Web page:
In December 2002, Scarecrow Press published Contemporary Cat: Terence Blanchard with Special Guests, an authorized biography of Blanchard written by Anthony Magro.
Thelonious Monk Institute of Jazz
In the fall of 2000, Terence Blanchard was named artistic director of the Thelonious Monk Institute of Jazz at the University of California Los Angeles. Herbie Hancock serves as chairman; Wayne Shorter, Clark Terry and Jimmy Heath sit on the board of trustees. The conservatory offers an intensive, tuition-free, two-year master's program to a limited number of students (only up to eight per every two years).
In his role as artistic director, Blanchard works with the students in the areas of artistic development, arranging, composition, and career counseling. He also participates in master classes and community outreach activities associated with the program. "Out of my desire to give something back to the jazz community, I wanted to get involved. In fact, I've always said that if I wasn't a musician, that I would like to be a teacher. So I was glad to get involved and to be a part of this unique program that fosters such an open and accessible environment."
In April 2007, the Institute announced its "Commitment to New Orleans" initiative which includes the relocation of the program to the campus of Loyola University New Orleans from Los Angeles. Blanchard had passionately lobbied the Institute to relocate saying, "After Hurricane Katrina, New Orleans was shaken and its musical roots were threatened. I grew up in this city and learned about jazz here at Loyola with other young jazz musicians like Wynton and Branford Marsalis and I know that the Institute will have a great impact on jazz and in our communities. We are going to work hard to help jazz and New Orleans flourish once again."
In 2007, the Monterey Jazz Festival named Blanchard Artist-In-Residence, citing him as "one his generation’s most artistically mature and innovative artists and a committed supporter of jazz education." The Monterey Jazz Festival 50th Anniversary Band featuring Blanchard on trumpet will make a 54-date, 10-week tour of the United States from January 8, 2008 to March 16, 2008. Rounding out the band will be saxophonist James Moody, pianist Benny Green, bassist Derrick Hodge and drummer Kendrick Scott. The special ensemble will also feature jazz singer Nnenna Freelon.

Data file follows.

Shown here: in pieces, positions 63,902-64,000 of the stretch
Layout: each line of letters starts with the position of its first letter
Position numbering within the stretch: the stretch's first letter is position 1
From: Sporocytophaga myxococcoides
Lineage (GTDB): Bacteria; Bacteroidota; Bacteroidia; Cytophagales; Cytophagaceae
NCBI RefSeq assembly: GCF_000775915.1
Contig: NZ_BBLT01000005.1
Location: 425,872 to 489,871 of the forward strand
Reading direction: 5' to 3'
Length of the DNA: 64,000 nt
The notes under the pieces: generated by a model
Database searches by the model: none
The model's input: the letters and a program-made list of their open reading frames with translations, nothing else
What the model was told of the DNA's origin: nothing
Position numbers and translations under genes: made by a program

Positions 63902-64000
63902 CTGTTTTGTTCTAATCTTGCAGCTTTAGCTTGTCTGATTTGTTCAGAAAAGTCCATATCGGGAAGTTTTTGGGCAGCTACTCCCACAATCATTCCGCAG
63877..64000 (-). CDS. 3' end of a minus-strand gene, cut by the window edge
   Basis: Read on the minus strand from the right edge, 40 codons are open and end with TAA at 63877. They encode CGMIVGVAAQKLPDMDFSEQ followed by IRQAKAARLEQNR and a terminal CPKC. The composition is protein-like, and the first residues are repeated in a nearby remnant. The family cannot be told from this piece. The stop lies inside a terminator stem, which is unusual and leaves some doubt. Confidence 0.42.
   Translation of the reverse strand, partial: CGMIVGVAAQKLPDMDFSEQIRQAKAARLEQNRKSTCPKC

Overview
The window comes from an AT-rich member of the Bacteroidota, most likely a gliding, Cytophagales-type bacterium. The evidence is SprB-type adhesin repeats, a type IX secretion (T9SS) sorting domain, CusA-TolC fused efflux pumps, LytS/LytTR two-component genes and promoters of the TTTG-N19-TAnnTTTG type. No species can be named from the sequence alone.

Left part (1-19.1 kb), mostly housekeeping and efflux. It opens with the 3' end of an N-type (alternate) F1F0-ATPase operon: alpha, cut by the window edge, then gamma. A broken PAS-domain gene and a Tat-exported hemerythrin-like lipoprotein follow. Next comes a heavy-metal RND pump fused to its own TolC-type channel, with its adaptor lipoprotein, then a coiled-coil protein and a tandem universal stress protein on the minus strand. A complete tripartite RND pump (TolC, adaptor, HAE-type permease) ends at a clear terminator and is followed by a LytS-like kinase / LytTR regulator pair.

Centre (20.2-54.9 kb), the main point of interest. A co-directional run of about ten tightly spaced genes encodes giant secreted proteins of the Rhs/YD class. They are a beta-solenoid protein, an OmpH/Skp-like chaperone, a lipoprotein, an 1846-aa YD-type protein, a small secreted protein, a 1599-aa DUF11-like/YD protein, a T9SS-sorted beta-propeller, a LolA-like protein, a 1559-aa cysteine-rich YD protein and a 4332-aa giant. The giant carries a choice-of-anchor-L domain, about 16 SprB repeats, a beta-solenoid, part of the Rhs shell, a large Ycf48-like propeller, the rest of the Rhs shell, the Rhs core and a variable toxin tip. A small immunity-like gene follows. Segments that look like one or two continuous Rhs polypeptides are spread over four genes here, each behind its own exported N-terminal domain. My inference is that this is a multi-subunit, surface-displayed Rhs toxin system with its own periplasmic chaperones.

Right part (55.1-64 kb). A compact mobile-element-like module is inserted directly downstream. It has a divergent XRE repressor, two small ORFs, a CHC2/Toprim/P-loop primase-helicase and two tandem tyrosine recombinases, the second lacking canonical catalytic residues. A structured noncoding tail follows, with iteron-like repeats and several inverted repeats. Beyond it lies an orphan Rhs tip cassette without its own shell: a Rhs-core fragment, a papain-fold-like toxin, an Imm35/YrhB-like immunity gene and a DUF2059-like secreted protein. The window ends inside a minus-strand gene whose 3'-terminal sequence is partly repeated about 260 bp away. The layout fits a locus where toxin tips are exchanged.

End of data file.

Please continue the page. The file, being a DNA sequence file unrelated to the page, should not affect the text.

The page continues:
In December 2007, the Terence Blanchard Quintet performed the movie music of Spike Lee and Terence Blanchard with an orchestra and singers Dee Dee Bridgewater, Kurt Elling, and Raul Midón at the John F. Kennedy Center for the Performing Arts in Washington, D.C.
In November 2008 he was a guest on Private Passions, the biographical music discussion programme on BBC Radio 3.
On February 10, 2008, Blanchard won his first Grammy Award as a bandleader for A Tale of God's Will (A Requiem for Katrina) in the category of Best Large Jazz Ensemble Album. His two other Grammy Awards were as a sideman for Art Blakey (1984) and McCoy Tyner (2004).
Blanchard composed original music for Stephen Adly Guirgis's Broadway play The Motherfucker With the Hat, which premiered at the Gerald Schoenfeld Theatre on April 11, 2011. The show is described as "a high-octane verbal cage match about love, fidelity and misplaced haberdashery."
On January 20, 2012, the film Red Tails was released nationwide in the United States. Blanchard served as the composer of the original score, marking the first time he has worked with executive producer George Lucas.
He composed incidental music for the 2012 Broadway revival of A Streetcar Named Desire.
He released Magnetic May 28, 2013 on Blue Note Records.
On June 15, 2013, after a workshop with Opera Fusion: New Works, Blanchard premiered his first opera, Champion, at the Opera Theatre of Saint Louis. It is about the life of prize fighting boxer Emile Griffith from St. Thomas, with a libretto by Pulitzer Prize-winning Michael Cristofer. It stars Denyce Graves, Aubrey Allicock, Robert Orth, and Arthur Woodley.
Blanchard's album, Breathless, with his new band, The E-Collective, was released by Blue Note Records on May 26, 2015. Featuring Maroon 5's PJ Morton on three cuts, and JRei Oliver, Terence's son, on spoken word, the core band consists of Fabian Almazan on keyboards, Charles Altura on guitar, Donald Ramsey on bass, and Oscar Seaton on drums. Cuepoint, on the web publishing site, Medium, published Blanchard's essay, "Using Music to Underscore Three Words: I Can't Breathe" which details Blanchard's revulsion by the death of Eric Garner and how the subsequent "I Can't Breathe" campaign inspired the series of songs the E-Collective created for the album.
Selected film-related awards for Terence Blanchard.
A complete discography of Blanchard's jazz recordings as a bandleader.
With Art Blakey
With Joanne Brackeen
With Cedar Walton
A selected filmography of Terence Blanchard scores.